It's the 21st century. Our data is online, and hackers are constantly improving their craft. It's never been more important to be sure that your team is doing everything in their power to protect your business. There are plenty of resources to help you stay informed and keep up with the latest cybersecurity trends, but how do you turn that information into something useful and get your team involved? Here are a few tips that can help.
The benefits of a security-aware culture
When it comes to cyberattacks, employees are the first line of defense. Lack of securing your business can lead to data loss, corruption, and theft. In 2021, there were 1,862 security breaches, up 68% compared to 2020. Cybercrime costs the world economy $600 billion annually and is set to cost 10.5 trillion by 2025. These stats, and others compiled by Parachute, are shocking and paint a clear picture - now is the time to care about cybersecurity.
Nobody wants to be a victim. Thankfully, cyber-attacks are preventable. Invest in your business by making your team aware of how crucial it is to take cybersecurity seriously.
What to teach your team about cyber security
1 - Social Engineering (Phishing)
Social engineering --also known as phishing --- refers to many psychological manipulation attacks that manipulate team members into sharing sensitive information or installing malicious software. Social engineering can be tough to identify, especially if you don't know much about it. Even government employees and multinational professionals fall prey.
Criminals often use email to launch phishing attacks, but they can also use text, social media, phone calls, and other communication methods. Phishing attacks often involve criminals impersonating someone else, such as a cousin, Nigerian prince, or even your boss, to trick employees into revealing sensitive data.
Teach your team to check and double-check where emails are coming from, especially if they seem out of character. If the email contains a link, DON'T CLICK IT. Criminals play off of peoples' habit of clicking links right away. Instead, encourage your team to hover over the link and check the URL first. If it looks fishy, it probably is. Unsure? Ask. Pick up the phone and ask the sender if the email came from them. That's old-school 2FA.
So next time you get an email from a secret admirer at work or promotion by email, give it a second thought. If it seems too good to be true, it probably is.
2 - Brute Force Attacks
When hackers reach a site that requires a login, they use automated tools to crawl through it, trying username and password combinations until they find a match. Weak usernames and passwords, like those that use a company's name or employee's nickname, give attackers half the information they need to hack your credentials.
Encourage your team to use unique usernames and a password generator to make their login credentials more secure. Automated hacking tools are less likely to crack credentials that randomly combine letters, numbers, and characters. But there's more you can do to protect your site!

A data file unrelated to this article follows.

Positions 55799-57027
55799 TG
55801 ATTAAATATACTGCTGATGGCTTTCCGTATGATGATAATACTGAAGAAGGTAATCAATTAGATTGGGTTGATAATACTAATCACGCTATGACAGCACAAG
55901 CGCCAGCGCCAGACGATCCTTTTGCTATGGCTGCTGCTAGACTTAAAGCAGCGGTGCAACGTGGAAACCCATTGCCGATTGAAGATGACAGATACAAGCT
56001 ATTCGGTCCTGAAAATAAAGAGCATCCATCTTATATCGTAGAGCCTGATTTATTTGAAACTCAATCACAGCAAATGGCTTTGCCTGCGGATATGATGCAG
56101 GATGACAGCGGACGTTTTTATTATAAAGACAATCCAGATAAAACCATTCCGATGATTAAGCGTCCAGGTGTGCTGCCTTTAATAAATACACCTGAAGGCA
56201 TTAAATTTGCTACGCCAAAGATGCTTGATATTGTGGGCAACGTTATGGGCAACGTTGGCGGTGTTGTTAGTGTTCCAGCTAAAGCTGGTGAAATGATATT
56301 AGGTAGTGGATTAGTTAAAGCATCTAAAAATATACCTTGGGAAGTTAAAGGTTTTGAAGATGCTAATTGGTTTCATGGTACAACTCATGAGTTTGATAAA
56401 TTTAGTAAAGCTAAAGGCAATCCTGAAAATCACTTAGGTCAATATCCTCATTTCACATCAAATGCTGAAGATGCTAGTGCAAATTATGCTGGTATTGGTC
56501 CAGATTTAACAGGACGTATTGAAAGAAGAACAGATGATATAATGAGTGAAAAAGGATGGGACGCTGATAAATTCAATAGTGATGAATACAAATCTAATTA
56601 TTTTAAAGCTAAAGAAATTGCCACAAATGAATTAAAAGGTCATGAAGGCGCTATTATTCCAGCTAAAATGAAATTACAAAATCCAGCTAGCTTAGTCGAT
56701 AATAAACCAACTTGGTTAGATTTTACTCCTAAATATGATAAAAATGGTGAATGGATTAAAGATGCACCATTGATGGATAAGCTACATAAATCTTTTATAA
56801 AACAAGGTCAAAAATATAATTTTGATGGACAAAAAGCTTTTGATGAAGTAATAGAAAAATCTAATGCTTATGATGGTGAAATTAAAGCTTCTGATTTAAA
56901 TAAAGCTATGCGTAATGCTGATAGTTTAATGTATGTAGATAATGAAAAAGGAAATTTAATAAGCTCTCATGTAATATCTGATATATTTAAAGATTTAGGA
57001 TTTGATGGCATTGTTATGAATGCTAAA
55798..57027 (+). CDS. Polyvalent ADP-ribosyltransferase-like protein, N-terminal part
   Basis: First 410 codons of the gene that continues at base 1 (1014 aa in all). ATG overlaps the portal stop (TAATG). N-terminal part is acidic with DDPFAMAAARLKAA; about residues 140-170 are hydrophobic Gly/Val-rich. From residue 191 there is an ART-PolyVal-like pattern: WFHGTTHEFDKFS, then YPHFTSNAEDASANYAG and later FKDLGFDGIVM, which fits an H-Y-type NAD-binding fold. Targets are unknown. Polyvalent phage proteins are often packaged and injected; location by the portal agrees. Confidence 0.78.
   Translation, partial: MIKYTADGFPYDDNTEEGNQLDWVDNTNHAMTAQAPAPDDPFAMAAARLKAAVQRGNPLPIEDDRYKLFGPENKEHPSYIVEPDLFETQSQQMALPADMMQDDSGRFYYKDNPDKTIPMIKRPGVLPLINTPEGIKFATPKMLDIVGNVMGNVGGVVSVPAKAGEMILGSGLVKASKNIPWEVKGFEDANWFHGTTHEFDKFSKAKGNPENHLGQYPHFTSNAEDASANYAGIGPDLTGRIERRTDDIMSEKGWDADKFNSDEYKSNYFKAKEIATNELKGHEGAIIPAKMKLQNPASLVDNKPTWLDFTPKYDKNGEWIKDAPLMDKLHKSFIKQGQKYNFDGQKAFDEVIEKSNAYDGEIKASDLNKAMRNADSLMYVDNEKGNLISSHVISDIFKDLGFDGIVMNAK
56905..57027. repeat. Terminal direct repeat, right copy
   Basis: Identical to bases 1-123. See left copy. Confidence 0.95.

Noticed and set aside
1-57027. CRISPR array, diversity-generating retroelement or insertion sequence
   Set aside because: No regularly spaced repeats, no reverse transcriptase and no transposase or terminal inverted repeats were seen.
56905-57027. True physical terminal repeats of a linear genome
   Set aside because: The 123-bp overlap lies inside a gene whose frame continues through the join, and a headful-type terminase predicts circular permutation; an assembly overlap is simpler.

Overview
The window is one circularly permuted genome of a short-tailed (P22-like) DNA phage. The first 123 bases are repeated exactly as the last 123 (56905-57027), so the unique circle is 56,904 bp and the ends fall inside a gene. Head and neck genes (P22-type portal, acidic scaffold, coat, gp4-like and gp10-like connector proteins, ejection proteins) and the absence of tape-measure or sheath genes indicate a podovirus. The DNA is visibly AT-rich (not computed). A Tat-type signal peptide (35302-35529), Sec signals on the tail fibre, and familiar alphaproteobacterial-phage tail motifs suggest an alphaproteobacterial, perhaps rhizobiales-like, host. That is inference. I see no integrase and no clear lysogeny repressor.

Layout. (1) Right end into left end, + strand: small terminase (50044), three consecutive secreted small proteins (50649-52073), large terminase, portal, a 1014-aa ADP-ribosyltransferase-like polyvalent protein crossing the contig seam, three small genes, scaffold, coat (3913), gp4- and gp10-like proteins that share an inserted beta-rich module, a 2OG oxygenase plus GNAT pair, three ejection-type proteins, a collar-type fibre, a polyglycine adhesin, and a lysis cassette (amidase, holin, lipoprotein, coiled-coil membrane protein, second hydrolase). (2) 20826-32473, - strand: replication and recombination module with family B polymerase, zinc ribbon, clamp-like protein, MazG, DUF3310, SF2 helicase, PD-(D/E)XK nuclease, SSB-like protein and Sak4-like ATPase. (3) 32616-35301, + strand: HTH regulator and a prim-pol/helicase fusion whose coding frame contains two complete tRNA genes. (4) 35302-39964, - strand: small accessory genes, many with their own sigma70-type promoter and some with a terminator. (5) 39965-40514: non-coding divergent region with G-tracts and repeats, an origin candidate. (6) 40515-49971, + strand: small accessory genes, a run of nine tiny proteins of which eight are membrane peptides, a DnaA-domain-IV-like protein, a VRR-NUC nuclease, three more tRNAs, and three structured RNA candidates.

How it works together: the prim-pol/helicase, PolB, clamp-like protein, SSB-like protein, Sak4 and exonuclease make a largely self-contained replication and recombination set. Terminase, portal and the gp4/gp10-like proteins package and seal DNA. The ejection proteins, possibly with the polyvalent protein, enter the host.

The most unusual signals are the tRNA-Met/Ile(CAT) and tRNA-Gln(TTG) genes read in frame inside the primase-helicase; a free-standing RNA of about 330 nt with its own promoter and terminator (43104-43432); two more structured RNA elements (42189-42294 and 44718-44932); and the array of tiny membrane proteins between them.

Using captcha technology, such as Google ReCaptcha, which helps distinguish humans from computers., and two-step authorization (2FA) further slows down brute force attacks, often stopping them in their tracks.
Logins are the gate to your data; they need to be protected at all costs.
3 - Good Password Management
Most company data is stored in different software and online tools secured by logins. How you manage and share these logins is another key to online security. Most password managers only gatekeep personal records and require installation and configuration. TeamPassword was designed with ease of use and collaboration in mind. Not only can TeamPassword users store their personal logins securely, but they can also quickly and safely share logins with teams.
Good password managers keep your data safe by encrypting your logins the moment they are saved before transmitting them to a server for storage so that even the company managing your passwords can't see them.
TeamPassword, like many password managers, offers a 14-day free trial so you and your team can better protect your data without delay.
How should you teach them?
Not a cyber security expert? Thanks to the internet, we have access to many tools for education. Wizer is an online tool that provides security awareness training. It also includes real-life stories and examples of what happens when you don't take cybersecurity seriously. The starter plan is free, but they also offer monthly and yearly plans for more features.
At TeamPassword, we offer onboarding calls with our customers, and we go over the basics of password security and walk you through the product. Don't have time? Please share this article with your team so that they can educate themselves. Anything is better than nothing.
Cybersecurity is important. Teaching your team about cybersecurity can decrease the likelihood and impact of a data breach, which keeps us all safer.